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Day One of Atlantic Immigration Conference a Success

(Monday, May 16, 2005 - Halifax, NS) –Inspirational, thought-provoking keynote speakers and informative working sessions were the highlight of day one of the Atlantic Mayors’ Congress immigration conference.

“We’re so pleased by the caliber of our keynote speakers and presenters from the working sessions,” said Mayor Peter Kelly, Chair of the Atlantic Mayors’ Congress. “A lot of great ideas and discussion have already been generated and I’m certain that everyone involved is going to see this conference as a success for immigration in the Atlantic region.”

The Atlantic Immigration Conference began with a very thought-provoking breakfast keynote by John Ibbitson, Globe and Mail Political Columnist. In September 2004, Ibbitson wrote a column “Why Atlantic Canada Remains White and Poor”. In his keynote address this morning, Ibbitson reiterated some of the comments from this editorial. He noted that because Atlantic Canada has too few jobs and too few immigrants, immigrants are not drawn to settle here. Ibbitson stressed that Atlantic Canada needs to focus on the opportunities associated with immigration to meet this challenge head-on.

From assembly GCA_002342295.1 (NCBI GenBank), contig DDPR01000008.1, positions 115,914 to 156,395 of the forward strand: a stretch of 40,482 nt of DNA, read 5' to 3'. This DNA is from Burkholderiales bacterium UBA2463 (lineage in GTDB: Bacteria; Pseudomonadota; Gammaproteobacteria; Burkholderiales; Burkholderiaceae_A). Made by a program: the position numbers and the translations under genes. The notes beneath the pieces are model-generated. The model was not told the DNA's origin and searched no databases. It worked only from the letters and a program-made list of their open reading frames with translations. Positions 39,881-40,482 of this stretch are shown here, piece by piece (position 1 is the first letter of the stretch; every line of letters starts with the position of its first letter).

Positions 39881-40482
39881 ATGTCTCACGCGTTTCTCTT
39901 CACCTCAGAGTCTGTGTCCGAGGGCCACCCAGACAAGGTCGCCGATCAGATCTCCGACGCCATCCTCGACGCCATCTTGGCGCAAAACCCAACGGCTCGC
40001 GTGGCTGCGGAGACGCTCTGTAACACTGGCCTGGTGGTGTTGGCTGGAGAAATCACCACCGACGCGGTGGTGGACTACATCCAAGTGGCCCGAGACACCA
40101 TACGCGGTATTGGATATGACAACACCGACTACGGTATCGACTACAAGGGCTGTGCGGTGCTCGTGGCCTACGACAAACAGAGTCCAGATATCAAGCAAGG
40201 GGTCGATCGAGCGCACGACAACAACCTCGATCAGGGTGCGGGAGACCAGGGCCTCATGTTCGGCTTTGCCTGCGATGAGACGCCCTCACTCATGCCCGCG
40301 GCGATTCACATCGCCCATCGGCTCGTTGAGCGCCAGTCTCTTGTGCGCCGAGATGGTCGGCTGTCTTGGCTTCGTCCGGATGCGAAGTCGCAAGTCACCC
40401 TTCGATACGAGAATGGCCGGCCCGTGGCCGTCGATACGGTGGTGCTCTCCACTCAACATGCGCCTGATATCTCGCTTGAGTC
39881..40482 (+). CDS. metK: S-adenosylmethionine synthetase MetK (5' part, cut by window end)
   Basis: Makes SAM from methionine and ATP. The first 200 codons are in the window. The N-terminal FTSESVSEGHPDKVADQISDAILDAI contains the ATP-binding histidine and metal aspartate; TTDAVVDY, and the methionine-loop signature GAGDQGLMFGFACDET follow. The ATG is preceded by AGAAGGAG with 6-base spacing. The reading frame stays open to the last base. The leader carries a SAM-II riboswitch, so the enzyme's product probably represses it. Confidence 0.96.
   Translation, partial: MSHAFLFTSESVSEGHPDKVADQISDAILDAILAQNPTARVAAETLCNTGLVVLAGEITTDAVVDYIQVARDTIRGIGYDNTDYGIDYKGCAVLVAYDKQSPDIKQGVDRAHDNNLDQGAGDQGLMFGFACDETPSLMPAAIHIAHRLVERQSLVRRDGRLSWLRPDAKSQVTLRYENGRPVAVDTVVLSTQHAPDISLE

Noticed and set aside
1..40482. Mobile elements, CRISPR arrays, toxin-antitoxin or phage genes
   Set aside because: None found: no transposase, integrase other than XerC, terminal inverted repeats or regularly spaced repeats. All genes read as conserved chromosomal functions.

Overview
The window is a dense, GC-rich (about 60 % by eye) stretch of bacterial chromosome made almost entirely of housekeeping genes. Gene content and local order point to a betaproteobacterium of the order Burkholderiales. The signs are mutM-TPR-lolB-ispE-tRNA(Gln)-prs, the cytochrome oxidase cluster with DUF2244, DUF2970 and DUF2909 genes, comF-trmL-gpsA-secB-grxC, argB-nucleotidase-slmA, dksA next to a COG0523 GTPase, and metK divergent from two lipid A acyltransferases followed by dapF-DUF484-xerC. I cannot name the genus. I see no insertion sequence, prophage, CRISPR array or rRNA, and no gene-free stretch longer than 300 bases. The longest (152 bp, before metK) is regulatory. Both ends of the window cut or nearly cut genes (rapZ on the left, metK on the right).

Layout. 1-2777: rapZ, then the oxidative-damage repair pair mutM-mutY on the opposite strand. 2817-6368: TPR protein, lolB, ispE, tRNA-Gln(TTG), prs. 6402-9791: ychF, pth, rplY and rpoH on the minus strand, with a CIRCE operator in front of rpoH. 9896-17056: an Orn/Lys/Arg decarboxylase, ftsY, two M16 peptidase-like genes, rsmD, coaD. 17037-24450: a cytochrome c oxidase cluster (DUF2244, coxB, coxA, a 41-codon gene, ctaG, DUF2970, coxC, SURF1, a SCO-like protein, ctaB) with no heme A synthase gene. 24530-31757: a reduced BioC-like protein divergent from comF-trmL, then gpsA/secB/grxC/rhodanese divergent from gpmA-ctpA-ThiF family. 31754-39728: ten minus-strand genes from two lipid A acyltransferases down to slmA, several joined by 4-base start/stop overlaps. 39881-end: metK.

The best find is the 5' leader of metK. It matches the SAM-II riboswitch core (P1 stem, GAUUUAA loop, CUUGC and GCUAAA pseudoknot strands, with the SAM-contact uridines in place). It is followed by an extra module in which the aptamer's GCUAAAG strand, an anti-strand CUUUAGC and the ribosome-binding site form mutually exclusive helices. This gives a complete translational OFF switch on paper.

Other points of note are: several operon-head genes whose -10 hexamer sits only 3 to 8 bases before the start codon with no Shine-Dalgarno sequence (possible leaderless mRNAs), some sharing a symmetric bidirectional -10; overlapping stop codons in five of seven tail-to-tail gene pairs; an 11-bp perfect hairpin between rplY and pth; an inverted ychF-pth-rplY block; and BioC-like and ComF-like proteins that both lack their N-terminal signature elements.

Today’s four working sessions represented the three levels of government, as well as various support agencies. Highlights included presentations on statistics around immigration trends, community support, governance and best practices. The common theme in the four sessions was the importance of regional cooperation and partnerships, the need to create an environment where newcomers feel welcomed in the community, and the necessity of attracting and retaining immigrants.

“Key to successful immigration, both recruitment and retention, is access to jobs, language training and a welcoming community with equal opportunities for all its citizens,” said Mayor Kelly.

The luncheon keynote speaker, Glen Murray, former Mayor of Winnipeg and Chair of the National Roundtable on the Environment and the Economy, gave a very inspirational presentation. He told the audience that communities need to focus on creative ways of urban reform, that communities must be created where people are encouraged to be themselves, and that communities need to be educated on the importance of immigration – both recruitment and retention.

The conference, being held at Pier 21 in Halifax, continues this evening with dinner keynote speaker Sheila Copps, former Deputy Prime Minister and Political Commentator. The conference concludes tomorrow with keynote speakers Diane Francis and Lee Cohen, and sessions focusing on the municipal agenda, human rights, employment, as well as a building a toolkit workshop that will summarize lessons learned from the conference and explore ways to move forward to make Atlantic Canada more attractive and welcoming for immigrants.

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For more information:

Cathryn Steel
902-225-5815 (cell)




Above content last modified Tuesday, March 21, 2023 at 1:55pm.